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MySQL Community Server 5.5.15 0 out of 5 based on 0 ratings.

MySQL Community Server 5.5.15  Cambio de registro

# Bugs Fixed :
* InnoDB Storage Engine: A failed CREATE INDEX operation for an InnoDB table could result in some memory being allocated and not freed. This memory leak could affect tables created with the ROW_FORMAT=DYNAMIC and ROW_FORMAT=COMPRESSED settings.
* Partitioning: Auto-increment columns of partitioned tables were checked even when they were not being written to. In debug builds, this could lead to a crash of the server.
* Partitioning: The UNIX_TIMESTAMP() function was not treated as a monotonic function for purposes of partition pruning.
* Replication: If a LOAD DATA INFILE statement—replicated using statement-based replication—featured a SET clause, the name-value pairs were regenerated using a method (Item::print()) intended primarily for generating output for statements such as EXPLAIN EXTENDED, and which cannot be relied on to return valid SQL. This could in certain cases lead to a crash on the slave. To fix this problem, we now name each value in its original, user-supplied form, and use that to create LOAD DATA INFILE statements for statement-based replication.
* Previously, an inappropriate error message was produced if a multiple-table update for an InnoDB table with a clustered primary key would update a table through multiple aliases, and perform an update that may physically move the row in at least one of these aliases. Now the error message is: Primary key/partition key update is not allowed since the table is updated both as 'tbl_name1' and 'tbl_name2'
* ALTER TABLE {MODIFY|CHANGE} ... FIRST did nothing except rename columns if the old and new versions of the table had exactly the same structure with respect to column data types. As a result, the mapping of column name to column data was incorrect. The same thing happened for ALTER TABLE DROP COLUMN, ADD COLUMN statements intended to produce a new version of table with exactly the same structure as the old version.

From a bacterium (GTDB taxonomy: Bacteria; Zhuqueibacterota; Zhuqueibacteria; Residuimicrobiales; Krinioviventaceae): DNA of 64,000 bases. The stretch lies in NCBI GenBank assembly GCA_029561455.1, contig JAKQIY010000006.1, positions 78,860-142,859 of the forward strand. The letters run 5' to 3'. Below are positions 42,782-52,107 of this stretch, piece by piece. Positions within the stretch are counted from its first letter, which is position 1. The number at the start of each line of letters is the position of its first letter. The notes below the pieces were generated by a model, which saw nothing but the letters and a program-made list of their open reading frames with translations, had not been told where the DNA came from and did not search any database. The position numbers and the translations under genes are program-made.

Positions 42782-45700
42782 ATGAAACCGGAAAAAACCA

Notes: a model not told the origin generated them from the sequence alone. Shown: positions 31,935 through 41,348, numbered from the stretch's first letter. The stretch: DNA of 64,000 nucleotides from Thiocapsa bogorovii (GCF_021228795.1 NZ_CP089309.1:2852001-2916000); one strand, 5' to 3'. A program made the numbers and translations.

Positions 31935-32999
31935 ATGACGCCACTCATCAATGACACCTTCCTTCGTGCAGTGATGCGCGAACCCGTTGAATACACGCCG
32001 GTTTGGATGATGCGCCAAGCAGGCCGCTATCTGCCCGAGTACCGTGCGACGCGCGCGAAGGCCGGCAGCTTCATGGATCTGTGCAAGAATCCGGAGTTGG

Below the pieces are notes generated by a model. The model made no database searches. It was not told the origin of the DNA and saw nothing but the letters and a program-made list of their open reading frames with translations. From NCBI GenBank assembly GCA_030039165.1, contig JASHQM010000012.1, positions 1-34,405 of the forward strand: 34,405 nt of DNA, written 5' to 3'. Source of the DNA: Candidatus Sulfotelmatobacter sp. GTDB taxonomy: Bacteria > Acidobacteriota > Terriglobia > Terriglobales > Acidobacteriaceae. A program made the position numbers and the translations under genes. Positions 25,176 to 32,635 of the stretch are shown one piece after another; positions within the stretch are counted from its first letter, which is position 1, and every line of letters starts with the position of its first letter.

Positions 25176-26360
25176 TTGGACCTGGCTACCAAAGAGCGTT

* Incorrect handling of metadata locking for FLUSH TABLES WITH READ LOCK for statements requiring prelocking caused two problems:
- Execution of any data-changing statement that required prelocking (that is, involved a stored function or trigger) as part of transaction slowed down somewhat all subsequent statements in the transaction. Performance in a transaction that periodically involved such statements gradually degraded over time.
- Execution of any data-changing statement that required prelocking as part of transaction prevented a concurrent FLUSH TABLES WITH READ LOCK from proceeding until the end of transaction rather than at the end of the particular statement.
* The fractional part of the “Queries per second” value in MySQL status output could be displayed incorrectly.
* LOAD DATA INFILE incorrectly parsed relative data file path names that ascended more than three levels in the file system and as a consequence was unable to find the file.
* For MyISAM tables, attempts to insert incorrect data into an indexed GEOMETRY column could result in table corruption.
* In debug builds, Field_new_decimal::store_value() was subject to buffer overflows.
* A race condition between loading a stored routine using the name qualified by the database name and dropping that database resulted in a spurious error message: The table mysql.proc is missing, corrupt, or contains bad data

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